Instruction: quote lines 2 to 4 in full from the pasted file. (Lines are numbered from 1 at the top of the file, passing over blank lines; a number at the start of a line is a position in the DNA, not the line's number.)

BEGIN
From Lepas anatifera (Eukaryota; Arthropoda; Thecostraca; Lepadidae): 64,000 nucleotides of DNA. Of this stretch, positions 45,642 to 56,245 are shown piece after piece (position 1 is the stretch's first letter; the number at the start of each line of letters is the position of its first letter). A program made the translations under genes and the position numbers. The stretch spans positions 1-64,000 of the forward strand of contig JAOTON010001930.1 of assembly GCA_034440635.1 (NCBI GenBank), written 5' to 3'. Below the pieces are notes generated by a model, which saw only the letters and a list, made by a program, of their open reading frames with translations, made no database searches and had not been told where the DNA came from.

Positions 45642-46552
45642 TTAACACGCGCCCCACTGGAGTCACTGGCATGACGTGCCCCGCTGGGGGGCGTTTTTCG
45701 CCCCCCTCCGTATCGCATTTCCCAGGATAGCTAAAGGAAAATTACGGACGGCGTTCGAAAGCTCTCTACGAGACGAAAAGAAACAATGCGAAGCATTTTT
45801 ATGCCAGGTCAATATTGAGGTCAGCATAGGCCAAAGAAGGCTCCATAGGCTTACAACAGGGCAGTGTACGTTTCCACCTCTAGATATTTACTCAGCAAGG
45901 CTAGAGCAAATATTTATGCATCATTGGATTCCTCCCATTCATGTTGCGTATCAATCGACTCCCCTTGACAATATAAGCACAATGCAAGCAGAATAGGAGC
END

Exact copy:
Positions 45642-46552
45642 TTAACACGCGCCCCACTGGAGTCACTGGCATGACGTGCCCCGCTGGGGGGCGTTTTTCG
45701 CCCCCCTCCGTATCGCATTTCCCAGGATAGCTAAAGGAAAATTACGGACGGCGTTCGAAAGCTCTCTACGAGACGAAAAGAAACAATGCGAAGCATTTTT